1. November | Task force convenes 
  2. January | Project scope and goals agreed with the task force 
  3. February | Paradigm’s patient collaborators reviewed the Guiding principles and reference agreements
  4. February – March | Task force worked on the problematic content and provided definitions
  5. March | Preliminary review by PARADIGM task 4.2 (the work package responsible for tools creation within the project)
  6. April – May | 1st semi-public consultation with PARADIGM and PILG partners on the content +Content re-reviewed by the patient collaborators
  7. May -June | Building the prototype for an online tool
  8. June – July | Public consultation for the usability of the online tool
  9. July – August | Finalisation of the digital tooland the outputs
  10. August | Release of the digital tool called Patient Engagement Agreements explained

6. Task force participants

Partners within this task force are presented in the alphabetical order after the task force lead.

Organisation

Collaborator

The Synergist (task force lead)

Chi Pakarinen & Nicholas Brooke

with team: Bonaventure Ikediashi, Daniela Luzuriaga, Carina Prelucan

ABPI

Sheuli Porkess

Bayer

Wolf See

Alzheimer Europe

Ana Diaz (+ coordinating with reviewers living with dementia and carers)

EATG

Lisa Power & Nenad Petkovi (+Karina Huberman coordinating reviews by the patient community)

EFGCP

Ingrid Klingman

EFPIA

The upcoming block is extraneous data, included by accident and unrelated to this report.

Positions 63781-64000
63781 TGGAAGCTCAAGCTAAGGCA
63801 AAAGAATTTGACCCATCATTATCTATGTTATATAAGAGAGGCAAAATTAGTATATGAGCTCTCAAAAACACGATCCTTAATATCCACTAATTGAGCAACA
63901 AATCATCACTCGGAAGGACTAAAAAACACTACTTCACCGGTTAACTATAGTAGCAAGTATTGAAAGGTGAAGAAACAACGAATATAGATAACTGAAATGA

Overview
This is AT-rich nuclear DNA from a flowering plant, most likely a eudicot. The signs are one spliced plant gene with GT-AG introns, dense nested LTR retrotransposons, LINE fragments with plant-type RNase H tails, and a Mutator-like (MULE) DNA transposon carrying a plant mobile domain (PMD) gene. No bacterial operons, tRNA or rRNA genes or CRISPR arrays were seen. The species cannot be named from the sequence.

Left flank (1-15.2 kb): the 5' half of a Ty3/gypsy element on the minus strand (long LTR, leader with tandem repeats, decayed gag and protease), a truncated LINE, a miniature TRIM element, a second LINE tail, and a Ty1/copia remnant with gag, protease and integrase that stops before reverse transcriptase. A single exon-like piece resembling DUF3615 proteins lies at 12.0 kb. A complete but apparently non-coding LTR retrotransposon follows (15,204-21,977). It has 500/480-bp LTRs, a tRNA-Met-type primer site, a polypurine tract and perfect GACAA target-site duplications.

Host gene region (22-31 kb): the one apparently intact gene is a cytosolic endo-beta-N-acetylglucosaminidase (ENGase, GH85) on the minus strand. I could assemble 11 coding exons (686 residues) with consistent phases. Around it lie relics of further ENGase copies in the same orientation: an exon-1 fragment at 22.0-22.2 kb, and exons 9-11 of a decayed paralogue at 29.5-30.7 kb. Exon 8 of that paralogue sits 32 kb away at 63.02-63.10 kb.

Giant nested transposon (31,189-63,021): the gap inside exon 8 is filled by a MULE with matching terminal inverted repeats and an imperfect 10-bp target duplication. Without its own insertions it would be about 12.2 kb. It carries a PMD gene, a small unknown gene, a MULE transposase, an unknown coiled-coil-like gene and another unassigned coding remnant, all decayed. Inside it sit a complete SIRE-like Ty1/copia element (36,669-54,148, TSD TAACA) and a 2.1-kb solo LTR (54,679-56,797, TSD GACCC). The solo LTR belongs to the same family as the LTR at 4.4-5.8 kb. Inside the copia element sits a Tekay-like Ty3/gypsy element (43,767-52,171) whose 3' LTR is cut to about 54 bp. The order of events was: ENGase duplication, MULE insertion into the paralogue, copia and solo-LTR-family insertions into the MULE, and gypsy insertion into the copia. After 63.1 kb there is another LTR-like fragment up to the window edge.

Julie Bonhomme

EPF

Susanna Van Tonder (coordination by Camilla Habre)

EURORDIS

Karen Druckman

Servier

Anna Claire Julienne

University of Oxford, CASMI

Laiba Husain

WECAN (MPE Europe)

Nicole Wicki

* Field Fisher (lawyers involved in WECAN project)

Sixtine Crouzet

The Guiding Principles

The Guiding Principles on Legal Agreements between Patient Advocates and Pharmaceutical Companies aim to serve as a baseline for the development of contracts for patient advocate engagements with pharmaceutical companies. They are intended to ensure reasonable protection for those signing and to provide guidance to patient advocates whenever they need to review a legal agreement.

Read more about the guiding principles

Consultancy Agreement

Reference agreement for engaging a patient advocate as a consultant. Consultancy is usually a fee-for-service engagement between a patient advocate and a pharmaceutical company to support healthcare and/or research.

Read more about the consultancy agreement

Community Speaker Agreement

Reference agreement for engaging a speaker representing the patient community at an event hosted by a pharmaceutical company.

Read more about the community speaker agreement

Collaboration Agreement

Reference agreement for a collaboration between a patient advocate or patient organization and a pharmaceutical company. This kind of engagement is typically a co-creation project where both parties agree on the scope, contributions, and financial details.

Read more about the collaboration agreement

Advisory Board Agreement

Reference agreement for patient advocate participation in advisory boards. These are usually meetings organized by or for a pharmaceutical company where advocates and others provide advice to the company on different topics and questions.

Read more about the advisory board agreement